The final product was my first major piece of Star Wars writing outside of TheForce.Net, and while I didn’t end up doing much else over there, I remained pretty fond of it, so with the official blogs long since defunct I took the opportunity of ETE’s birth to port the thing over here, where it has lived happily in seclusion ever since.

While I’m normally not a fan of “listicles” (gag) or retrospectives on content long past, that “memorable moments” concept has always stuck with me as one of the more acceptable ways of approaching both things—so with the five-year anniversary of the Star Wars continuity reboot last month I decided this would be a good opportunity for us to stop and look around a bit.

While the ranking that follows is of course despicably subjective, it is the result of an obnoxiously elaborate ranked-choice voting system: each of our nine regular contributors offered their own list of ten moments, with everyone’s top choice counting for ten points, their second choice counting for nine points, and so on. That left us with sixty-two distinct “moments” and several ties, which we then voted on until arriving at a conclusive top twenty.

With no further ado, enjoy, and be sure to check back on Wednesday for Part II! – Mike Read More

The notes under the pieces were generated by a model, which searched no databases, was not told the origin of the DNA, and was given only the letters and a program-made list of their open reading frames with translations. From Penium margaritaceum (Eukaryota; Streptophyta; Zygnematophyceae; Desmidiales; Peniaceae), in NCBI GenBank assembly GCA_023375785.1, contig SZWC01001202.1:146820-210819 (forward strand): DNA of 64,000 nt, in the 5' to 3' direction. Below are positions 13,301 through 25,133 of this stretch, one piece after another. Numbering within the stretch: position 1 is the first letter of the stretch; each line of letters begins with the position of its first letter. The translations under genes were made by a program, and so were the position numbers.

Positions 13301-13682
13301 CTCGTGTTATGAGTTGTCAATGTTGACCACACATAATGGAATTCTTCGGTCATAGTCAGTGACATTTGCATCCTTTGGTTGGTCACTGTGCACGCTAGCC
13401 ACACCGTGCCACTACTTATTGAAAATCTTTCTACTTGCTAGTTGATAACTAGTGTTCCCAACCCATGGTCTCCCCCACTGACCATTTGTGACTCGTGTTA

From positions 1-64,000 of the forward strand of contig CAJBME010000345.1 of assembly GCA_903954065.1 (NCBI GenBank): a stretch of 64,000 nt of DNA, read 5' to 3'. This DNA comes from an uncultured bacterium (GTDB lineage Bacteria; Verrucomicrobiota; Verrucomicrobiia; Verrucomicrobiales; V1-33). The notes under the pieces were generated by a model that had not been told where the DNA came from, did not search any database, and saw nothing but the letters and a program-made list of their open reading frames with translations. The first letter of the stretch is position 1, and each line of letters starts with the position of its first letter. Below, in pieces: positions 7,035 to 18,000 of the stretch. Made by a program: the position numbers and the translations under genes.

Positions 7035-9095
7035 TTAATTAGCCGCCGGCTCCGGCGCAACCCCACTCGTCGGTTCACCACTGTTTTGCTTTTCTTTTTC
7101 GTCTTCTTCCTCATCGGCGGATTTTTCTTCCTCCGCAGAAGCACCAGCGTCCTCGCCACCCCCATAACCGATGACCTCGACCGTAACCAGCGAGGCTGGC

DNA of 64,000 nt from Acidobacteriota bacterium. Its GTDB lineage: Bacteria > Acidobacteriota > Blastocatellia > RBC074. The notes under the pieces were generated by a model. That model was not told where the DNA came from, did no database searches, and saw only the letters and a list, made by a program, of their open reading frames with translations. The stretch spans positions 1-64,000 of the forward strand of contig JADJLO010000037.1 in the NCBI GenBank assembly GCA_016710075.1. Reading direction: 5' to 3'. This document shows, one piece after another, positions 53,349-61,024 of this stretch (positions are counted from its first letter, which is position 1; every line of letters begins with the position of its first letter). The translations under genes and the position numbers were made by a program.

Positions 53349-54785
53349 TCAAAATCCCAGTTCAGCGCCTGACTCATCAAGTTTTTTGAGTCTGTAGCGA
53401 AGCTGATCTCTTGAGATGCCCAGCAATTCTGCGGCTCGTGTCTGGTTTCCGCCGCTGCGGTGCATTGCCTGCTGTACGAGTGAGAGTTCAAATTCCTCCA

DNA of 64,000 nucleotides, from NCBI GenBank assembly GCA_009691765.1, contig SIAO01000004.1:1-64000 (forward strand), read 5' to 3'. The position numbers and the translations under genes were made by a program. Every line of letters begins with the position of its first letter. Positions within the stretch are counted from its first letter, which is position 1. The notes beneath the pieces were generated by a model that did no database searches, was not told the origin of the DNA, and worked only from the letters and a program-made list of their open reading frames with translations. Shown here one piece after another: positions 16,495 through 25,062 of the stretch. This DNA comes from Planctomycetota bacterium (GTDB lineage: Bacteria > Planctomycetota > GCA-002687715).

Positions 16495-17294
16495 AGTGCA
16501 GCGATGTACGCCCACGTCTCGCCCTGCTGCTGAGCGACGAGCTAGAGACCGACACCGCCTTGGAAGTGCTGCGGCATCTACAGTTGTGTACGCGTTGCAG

Sticking the Landing – The Finale of Star Wars Rebels

—this piece contains major spoilers, obviously—

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Ben: So. That was bittersweet. I want to say up front that I know that the direction the show went in its last season didn’t agree with everyone. They went to some weird places and were not afraid to take chances with characters and the overall direction of the show, and are entirely unapologetic about it. I know that my personal feelings about the show don’t reflect everyone’s feelings, I acknowledge that other people might have taken away different things from the show than what I took away, and I don’t in any way intend to belittle people’s feelings or thoughts with what I have to say.

I’ve watched every episode of Rebels as it’s come out, I’ve been fully invested in the show since before it even started airing, and it’s been the one major constant about the franchise in general that I’ve been attached to since the Disney acquisition. The very first article I ever wrote for this site as a staff member (that hasn’t aged well but I digress) was in defense of Rebels from malingers who were badmouthing it before an episode had even aired. My time with the show has not been all sunshine and rainbows, and I am fully willing to acknowledge that the show is flawed.